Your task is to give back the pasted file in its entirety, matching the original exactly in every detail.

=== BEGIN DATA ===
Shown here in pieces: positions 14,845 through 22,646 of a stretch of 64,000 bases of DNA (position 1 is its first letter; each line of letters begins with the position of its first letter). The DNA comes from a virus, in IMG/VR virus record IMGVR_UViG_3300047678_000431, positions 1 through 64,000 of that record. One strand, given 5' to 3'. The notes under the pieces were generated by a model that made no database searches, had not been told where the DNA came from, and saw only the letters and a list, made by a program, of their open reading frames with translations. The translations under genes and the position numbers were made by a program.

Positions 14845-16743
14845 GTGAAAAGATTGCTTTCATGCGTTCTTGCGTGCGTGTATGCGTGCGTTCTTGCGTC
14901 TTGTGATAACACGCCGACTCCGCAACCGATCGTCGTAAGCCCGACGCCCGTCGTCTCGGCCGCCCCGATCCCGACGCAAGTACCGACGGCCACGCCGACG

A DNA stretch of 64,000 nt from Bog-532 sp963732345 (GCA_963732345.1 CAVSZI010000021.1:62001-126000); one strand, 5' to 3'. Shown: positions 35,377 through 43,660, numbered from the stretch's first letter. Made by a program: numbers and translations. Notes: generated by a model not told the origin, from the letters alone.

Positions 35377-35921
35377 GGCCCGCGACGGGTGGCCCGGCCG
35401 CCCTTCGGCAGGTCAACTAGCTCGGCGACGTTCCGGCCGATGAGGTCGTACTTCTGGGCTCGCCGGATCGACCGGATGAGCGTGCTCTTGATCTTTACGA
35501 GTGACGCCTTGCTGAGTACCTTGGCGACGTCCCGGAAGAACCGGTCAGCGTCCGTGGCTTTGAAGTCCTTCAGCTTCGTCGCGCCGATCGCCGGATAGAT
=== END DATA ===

Shown here in pieces: positions 14,845 through 22,646 of a stretch of 64,000 bases of DNA (position 1 is its first letter; each line of letters begins with the position of its first letter). The DNA comes from a virus, in IMG/VR virus record IMGVR_UViG_3300047678_000431, positions 1 through 64,000 of that record. One strand, given 5' to 3'. The notes under the pieces were generated by a model that made no database searches, had not been told where the DNA came from, and saw only the letters and a list, made by a program, of their open reading frames with translations. The translations under genes and the position numbers were made by a program.

Positions 14845-16743
14845 GTGAAAAGATTGCTTTCATGCGTTCTTGCGTGCGTGTATGCGTGCGTTCTTGCGTC
14901 TTGTGATAACACGCCGACTCCGCAACCGATCGTCGTAAGCCCGACGCCCGTCGTCTCGGCCGCCCCGATCCCGACGCAAGTACCGACGGCCACGCCGACG

A DNA stretch of 64,000 nt from Bog-532 sp963732345 (GCA_963732345.1 CAVSZI010000021.1:62001-126000); one strand, 5' to 3'. Shown: positions 35,377 through 43,660, numbered from the stretch's first letter. Made by a program: numbers and translations. Notes: generated by a model not told the origin, from the letters alone.

Positions 35377-35921
35377 GGCCCGCGACGGGTGGCCCGGCCG
35401 CCCTTCGGCAGGTCAACTAGCTCGGCGACGTTCCGGCCGATGAGGTCGTACTTCTGGGCTCGCCGGATCGACCGGATGAGCGTGCTCTTGATCTTTACGA
35501 GTGACGCCTTGCTGAGTACCTTGGCGACGTCCCGGAAGAACCGGTCAGCGTCCGTGGCTTTGAAGTCCTTCAGCTTCGTCGCGCCGATCGCCGGATAGAT